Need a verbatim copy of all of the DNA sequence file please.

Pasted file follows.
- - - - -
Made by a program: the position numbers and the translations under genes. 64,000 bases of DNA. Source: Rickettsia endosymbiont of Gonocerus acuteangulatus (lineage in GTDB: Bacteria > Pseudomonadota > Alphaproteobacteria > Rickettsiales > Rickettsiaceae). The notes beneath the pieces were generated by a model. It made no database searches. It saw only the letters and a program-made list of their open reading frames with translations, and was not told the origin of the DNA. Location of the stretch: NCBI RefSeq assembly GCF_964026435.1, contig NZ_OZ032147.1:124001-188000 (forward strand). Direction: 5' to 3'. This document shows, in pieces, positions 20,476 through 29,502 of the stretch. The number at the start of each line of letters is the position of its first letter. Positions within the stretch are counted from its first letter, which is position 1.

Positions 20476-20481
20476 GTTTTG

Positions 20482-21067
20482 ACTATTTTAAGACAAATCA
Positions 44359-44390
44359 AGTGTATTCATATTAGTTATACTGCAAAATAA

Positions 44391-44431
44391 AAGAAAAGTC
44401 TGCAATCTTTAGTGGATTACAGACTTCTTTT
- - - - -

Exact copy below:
Made by a program: the position numbers and the translations under genes. 64,000 bases of DNA. Source: Rickettsia endosymbiont of Gonocerus acuteangulatus (lineage in GTDB: Bacteria > Pseudomonadota > Alphaproteobacteria > Rickettsiales > Rickettsiaceae). The notes beneath the pieces were generated by a model. It made no database searches. It saw only the letters and a program-made list of their open reading frames with translations, and was not told the origin of the DNA. Location of the stretch: NCBI RefSeq assembly GCF_964026435.1, contig NZ_OZ032147.1:124001-188000 (forward strand). Direction: 5' to 3'. This document shows, in pieces, positions 20,476 through 29,502 of the stretch. The number at the start of each line of letters is the position of its first letter. Positions within the stretch are counted from its first letter, which is position 1.

Positions 20476-20481
20476 GTTTTG

Positions 20482-21067
20482 ACTATTTTAAGACAAATCA
Positions 44359-44390
44359 AGTGTATTCATATTAGTTATACTGCAAAATAA

Positions 44391-44431
44391 AAGAAAAGTC
44401 TGCAATCTTTAGTGGATTACAGACTTCTTTT